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Thinkorswim co-founder expects an ‘aggressive’ yet smooth Robinhood IPO

Online brokerage pioneer and trader Tom Sosnoff told CNBC on Tuesday he expects Robinhood’s imminent public listing to go well this week.

“I think the Robinhood IPO is going to be pretty aggressive, and I think it’s going to go quite smoothly,” said Sosnoff, who in 1999 co-founded electronic trading brokerage Thinkorswim, which later sold to TD Ameritrade for $750 million. Sosnoff is now founder and co-CEO of Tastytrade, which broadcasts financial and investment-focused content.

In an interview on “Squawk Box,” Sosnoff said he is impressed with the continued “superstar status” of Robinhood, and will invest in the company if the price is right even though he called it “a competitor.” He said: “I’m a trader. If it’s cheap enough, I like it. If its too expensive, I think it needs to be sold.”

Robinhood is scheduled to begin trading on the Nasdaq by the end of this week under the symbol HOOD, seeking a market valuation of as much as $35 billion in its upcoming initial public offering. The California-based stock trading app will attempt to sell its shares at a range of $38 to $42 per share, according to an amended SEC filing.

Robinhood estimates it had 22.5 million funded accounts in the second quarter, compared with 18 million in the first quarter of this year. The app offers equity, cryptocurrency and options trading, as well as cash management accounts.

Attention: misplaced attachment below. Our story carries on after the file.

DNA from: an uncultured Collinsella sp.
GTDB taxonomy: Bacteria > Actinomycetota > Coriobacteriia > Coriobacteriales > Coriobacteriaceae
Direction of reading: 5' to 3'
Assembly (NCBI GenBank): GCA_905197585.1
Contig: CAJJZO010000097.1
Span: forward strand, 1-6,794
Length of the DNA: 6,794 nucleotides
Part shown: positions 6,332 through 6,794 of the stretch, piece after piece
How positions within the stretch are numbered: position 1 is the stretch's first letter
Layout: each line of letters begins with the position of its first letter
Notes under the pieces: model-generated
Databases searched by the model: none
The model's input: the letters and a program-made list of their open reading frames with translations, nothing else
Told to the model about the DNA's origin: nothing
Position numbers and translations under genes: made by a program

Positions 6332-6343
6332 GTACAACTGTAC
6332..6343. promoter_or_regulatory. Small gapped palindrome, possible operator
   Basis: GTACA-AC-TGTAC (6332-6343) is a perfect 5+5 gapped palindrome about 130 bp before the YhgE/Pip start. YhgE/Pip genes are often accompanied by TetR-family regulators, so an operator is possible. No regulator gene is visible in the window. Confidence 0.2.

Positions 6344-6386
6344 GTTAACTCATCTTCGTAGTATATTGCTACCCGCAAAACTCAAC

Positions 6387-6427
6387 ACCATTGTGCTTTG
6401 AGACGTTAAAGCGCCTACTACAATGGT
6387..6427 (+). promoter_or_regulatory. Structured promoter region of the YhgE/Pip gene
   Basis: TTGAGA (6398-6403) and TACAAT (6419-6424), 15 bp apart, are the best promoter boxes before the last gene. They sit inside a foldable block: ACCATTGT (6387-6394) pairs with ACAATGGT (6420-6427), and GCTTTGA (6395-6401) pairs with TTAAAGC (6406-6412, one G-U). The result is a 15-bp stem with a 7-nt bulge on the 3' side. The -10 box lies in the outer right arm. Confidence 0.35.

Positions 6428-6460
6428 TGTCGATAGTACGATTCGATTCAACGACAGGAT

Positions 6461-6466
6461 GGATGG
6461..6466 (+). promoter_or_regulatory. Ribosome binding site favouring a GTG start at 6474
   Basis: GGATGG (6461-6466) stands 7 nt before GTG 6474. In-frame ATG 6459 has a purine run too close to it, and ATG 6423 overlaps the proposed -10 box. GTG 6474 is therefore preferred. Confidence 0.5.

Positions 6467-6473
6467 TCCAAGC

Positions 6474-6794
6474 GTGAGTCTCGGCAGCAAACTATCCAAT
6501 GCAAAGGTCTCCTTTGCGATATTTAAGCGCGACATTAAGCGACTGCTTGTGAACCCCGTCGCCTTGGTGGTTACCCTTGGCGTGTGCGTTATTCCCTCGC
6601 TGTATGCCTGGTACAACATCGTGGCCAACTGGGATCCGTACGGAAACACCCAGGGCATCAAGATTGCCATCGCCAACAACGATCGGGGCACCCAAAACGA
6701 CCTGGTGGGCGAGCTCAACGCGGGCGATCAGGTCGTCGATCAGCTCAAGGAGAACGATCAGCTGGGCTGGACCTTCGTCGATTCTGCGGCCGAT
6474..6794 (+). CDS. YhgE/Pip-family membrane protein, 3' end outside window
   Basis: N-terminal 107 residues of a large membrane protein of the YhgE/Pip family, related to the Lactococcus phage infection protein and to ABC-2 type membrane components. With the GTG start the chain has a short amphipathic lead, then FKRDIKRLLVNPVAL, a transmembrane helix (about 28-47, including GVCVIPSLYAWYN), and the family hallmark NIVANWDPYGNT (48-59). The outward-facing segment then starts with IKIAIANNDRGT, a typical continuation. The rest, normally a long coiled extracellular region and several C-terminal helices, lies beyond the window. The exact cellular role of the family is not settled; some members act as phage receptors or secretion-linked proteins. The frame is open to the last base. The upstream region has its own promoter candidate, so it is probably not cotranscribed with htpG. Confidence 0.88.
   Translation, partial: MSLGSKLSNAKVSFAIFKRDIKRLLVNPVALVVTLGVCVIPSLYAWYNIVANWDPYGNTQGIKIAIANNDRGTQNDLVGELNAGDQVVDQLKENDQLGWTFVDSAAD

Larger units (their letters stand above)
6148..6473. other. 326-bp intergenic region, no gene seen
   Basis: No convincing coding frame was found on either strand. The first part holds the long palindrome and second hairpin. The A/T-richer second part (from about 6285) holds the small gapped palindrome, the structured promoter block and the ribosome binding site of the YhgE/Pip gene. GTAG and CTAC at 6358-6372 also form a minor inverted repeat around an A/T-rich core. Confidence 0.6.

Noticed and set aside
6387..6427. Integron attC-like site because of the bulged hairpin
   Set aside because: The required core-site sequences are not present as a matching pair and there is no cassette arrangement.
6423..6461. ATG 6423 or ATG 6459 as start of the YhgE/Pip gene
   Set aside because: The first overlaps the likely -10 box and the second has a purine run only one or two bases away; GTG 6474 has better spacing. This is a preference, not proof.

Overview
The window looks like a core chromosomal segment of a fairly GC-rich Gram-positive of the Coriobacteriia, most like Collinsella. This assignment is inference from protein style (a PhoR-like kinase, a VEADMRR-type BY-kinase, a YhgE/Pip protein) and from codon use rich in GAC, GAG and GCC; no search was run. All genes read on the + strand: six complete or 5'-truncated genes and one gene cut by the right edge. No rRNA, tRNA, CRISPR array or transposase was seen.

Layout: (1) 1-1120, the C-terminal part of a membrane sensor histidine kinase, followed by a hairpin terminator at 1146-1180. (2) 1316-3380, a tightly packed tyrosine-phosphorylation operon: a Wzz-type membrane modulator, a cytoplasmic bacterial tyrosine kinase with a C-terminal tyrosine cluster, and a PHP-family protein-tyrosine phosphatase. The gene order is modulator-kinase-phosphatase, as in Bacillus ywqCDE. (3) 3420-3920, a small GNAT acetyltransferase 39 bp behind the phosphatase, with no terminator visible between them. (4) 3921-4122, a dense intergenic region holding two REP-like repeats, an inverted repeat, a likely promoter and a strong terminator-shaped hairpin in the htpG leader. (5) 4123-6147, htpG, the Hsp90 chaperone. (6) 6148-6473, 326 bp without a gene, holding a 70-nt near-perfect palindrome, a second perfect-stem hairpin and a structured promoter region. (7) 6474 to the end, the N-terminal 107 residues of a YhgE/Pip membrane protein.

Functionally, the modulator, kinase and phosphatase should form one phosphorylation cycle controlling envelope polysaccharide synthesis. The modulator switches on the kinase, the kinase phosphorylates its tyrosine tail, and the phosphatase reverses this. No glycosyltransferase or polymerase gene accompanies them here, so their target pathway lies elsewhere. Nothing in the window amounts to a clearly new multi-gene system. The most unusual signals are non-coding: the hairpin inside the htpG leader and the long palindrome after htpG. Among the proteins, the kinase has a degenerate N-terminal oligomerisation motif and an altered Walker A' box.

“I think people, generally, you know, are going to want to believe in the Robinhood offering. … It’s really a question if they can maintain their momentum and maintain kind of that, as I called it before, superstar status,” Sosnoff said, adding that the options and cryptocurrency trading activity from which Robinhood profits has appeared to slow recently.

Nevertheless, the longtime trader praised Robinhood’s involvement in options trading and high-volatility assets like cryptocurrencies, saying, “I think the future of digitization and tokenization is huge.” Options trading accounts for about 38% of Robinhood’s revenue while crypto is about 17% of revenue, according to the company’s S-1 filing with the Securities and Exchange Commission.

However, Sosnoff said Robinhood could struggle to compete in the rapidly growing fintech space without additional product offerings.

“They don’t offer all strategies. They don’t offer all account types. They are very limited in what they actually offer,” he contended. “So, when you think about the competition out there, ourselves and all the other firms that are looking at Robinhood going, ‘Hey, you know what, this is app-based technology. We can compete with this.’ … Their product mix? I love it. Options and crypto is where every firm should be right now.”

(Robinhood is a five-time CNBC Disruptor 50 company that topped this year’s list. CEO Vlad Tenev is among the featured speaker’s at this year’s Disruptor 50 Summit. You can register for that event at

CNBC’s Maggie Fitzgerald contributed to this report.

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